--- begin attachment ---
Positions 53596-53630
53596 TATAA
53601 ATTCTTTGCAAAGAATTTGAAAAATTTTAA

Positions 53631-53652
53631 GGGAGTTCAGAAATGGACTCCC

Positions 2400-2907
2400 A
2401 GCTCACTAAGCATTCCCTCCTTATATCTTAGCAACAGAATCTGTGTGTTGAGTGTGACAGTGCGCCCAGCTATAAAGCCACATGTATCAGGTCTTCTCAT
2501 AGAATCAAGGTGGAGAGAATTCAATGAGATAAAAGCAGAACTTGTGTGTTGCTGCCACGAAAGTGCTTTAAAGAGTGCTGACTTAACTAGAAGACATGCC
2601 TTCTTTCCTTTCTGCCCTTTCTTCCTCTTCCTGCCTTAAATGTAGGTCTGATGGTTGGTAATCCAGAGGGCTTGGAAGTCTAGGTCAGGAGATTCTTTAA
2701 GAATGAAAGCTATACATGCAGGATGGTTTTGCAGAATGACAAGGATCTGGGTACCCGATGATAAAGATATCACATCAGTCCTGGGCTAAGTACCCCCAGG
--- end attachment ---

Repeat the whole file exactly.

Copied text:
Positions 53596-53630
53596 TATAA
53601 ATTCTTTGCAAAGAATTTGAAAAATTTTAA

Positions 53631-53652
53631 GGGAGTTCAGAAATGGACTCCC

Positions 2400-2907
2400 A
2401 GCTCACTAAGCATTCCCTCCTTATATCTTAGCAACAGAATCTGTGTGTTGAGTGTGACAGTGCGCCCAGCTATAAAGCCACATGTATCAGGTCTTCTCAT
2501 AGAATCAAGGTGGAGAGAATTCAATGAGATAAAAGCAGAACTTGTGTGTTGCTGCCACGAAAGTGCTTTAAAGAGTGCTGACTTAACTAGAAGACATGCC
2601 TTCTTTCCTTTCTGCCCTTTCTTCCTCTTCCTGCCTTAAATGTAGGTCTGATGGTTGGTAATCCAGAGGGCTTGGAAGTCTAGGTCAGGAGATTCTTTAA
2701 GAATGAAAGCTATACATGCAGGATGGTTTTGCAGAATGACAAGGATCTGGGTACCCGATGATAAAGATATCACATCAGTCCTGGGCTAAGTACCCCCAGG